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Lady Olenna's Costume On "Game Of Thrones" Is Breaking My Heart
Be warned, there are SPOILERS AHEAD. Spoilers about costuming, big plot points, character deaths, etc. So turn back now and do not @ me.
OK, you're still here, so you know that Lady Olenna, the biggest badass in the great game, died in this week's episode of Game of Thrones.
And she went out like a boss. Jaime gave her a painless death via poison, so she chugged that right down...
...and, in her final moments, she let Jaime know that she was the one who murdered his son, King Joffrey, during his wedding to her granddaughter, Margaery.
Iconic. Savage to the end.
But as cool a mic drop as it was, let's take a moment to talk about how sad Lady Olenna's arc was this season — and how her costuming reflected that.
In past seasons, we saw Lady Olenna wear colorful headdresses that seemed to mirror her allegiances, like Sansa does.
But since Margaery and Loras died at the end of Season 6 when Cersei blew up the Sept of Baelor, we've seen Lady Olenna only in all black, wearing one simple black headdress embroidered with the signature Tyrell roses.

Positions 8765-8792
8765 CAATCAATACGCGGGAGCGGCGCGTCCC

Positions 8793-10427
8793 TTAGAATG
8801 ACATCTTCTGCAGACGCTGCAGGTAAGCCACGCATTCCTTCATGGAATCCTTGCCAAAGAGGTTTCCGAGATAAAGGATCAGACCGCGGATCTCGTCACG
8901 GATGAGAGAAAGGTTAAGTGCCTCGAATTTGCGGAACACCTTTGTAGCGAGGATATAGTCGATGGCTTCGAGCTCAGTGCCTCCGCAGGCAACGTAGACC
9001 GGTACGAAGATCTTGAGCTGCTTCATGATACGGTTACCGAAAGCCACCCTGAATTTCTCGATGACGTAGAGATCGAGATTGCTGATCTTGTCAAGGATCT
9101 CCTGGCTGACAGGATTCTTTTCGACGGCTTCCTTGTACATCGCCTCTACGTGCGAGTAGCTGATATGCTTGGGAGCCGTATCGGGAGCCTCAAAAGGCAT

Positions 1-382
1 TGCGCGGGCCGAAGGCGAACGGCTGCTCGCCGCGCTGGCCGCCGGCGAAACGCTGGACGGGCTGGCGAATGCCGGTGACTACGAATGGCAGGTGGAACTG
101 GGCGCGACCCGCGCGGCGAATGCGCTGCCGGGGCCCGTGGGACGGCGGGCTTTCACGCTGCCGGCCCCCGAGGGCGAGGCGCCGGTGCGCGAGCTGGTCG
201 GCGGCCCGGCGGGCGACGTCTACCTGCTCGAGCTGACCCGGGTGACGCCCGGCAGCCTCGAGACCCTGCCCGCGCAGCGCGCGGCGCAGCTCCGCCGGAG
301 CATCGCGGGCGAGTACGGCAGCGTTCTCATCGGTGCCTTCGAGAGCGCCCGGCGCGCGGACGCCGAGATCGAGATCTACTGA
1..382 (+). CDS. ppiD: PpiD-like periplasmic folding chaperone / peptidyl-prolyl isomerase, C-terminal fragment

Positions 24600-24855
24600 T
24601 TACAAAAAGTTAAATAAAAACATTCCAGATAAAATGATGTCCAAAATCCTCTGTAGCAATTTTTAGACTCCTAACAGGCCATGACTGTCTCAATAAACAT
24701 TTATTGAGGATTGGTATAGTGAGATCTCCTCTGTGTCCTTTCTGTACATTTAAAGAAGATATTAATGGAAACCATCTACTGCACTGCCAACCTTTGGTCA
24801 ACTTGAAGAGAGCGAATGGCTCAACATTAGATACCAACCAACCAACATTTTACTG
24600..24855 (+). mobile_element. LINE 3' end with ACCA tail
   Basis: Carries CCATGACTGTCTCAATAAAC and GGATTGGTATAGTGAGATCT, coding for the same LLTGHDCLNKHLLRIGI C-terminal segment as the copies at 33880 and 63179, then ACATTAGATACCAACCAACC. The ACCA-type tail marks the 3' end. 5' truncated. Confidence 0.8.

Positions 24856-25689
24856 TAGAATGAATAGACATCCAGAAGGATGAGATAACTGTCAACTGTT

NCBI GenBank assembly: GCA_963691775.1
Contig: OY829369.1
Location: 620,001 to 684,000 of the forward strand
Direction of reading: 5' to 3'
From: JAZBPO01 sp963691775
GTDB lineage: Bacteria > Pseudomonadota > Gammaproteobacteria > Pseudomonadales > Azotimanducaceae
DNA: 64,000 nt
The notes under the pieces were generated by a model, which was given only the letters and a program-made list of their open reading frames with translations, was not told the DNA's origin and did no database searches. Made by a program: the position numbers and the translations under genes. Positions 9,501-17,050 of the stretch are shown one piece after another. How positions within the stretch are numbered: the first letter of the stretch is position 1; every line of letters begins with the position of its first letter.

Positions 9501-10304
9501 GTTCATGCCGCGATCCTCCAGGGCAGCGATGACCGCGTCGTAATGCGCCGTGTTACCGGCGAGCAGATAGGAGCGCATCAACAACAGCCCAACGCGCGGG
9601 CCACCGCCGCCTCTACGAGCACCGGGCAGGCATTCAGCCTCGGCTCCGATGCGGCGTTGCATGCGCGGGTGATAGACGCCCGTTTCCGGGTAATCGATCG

The last time we saw her in her signature blue/gold was during her heartbreaking final meeting with Margaery — aka the last time the Tyrell bloodline was still alive.
But Cersei murdered Lady Olenna's son, her grandson, and her granddaughter, wiping out the future of House Tyrell. And her all-black mourning garb seems to reflect that loss.
We saw Lady Olenna wear the black headdress after Joffrey's death — but she wasn't in full mourning, obviously, so she wasn't in head-to-toe black.
And she was wearing the very same black headdress when she told Margaery she was the one who killed Joffrey.
Maybe it's a coincidence. Maybe the crazy-rich Lady Olenna had only one black headdress for times of mourning.
Maybe the simple embroidered roses reminded her of Margaery's final message of loyalty and love.
Or maybe it was a visual reminder that even though Lady Olenna clearly didn't regret murdering Joffrey...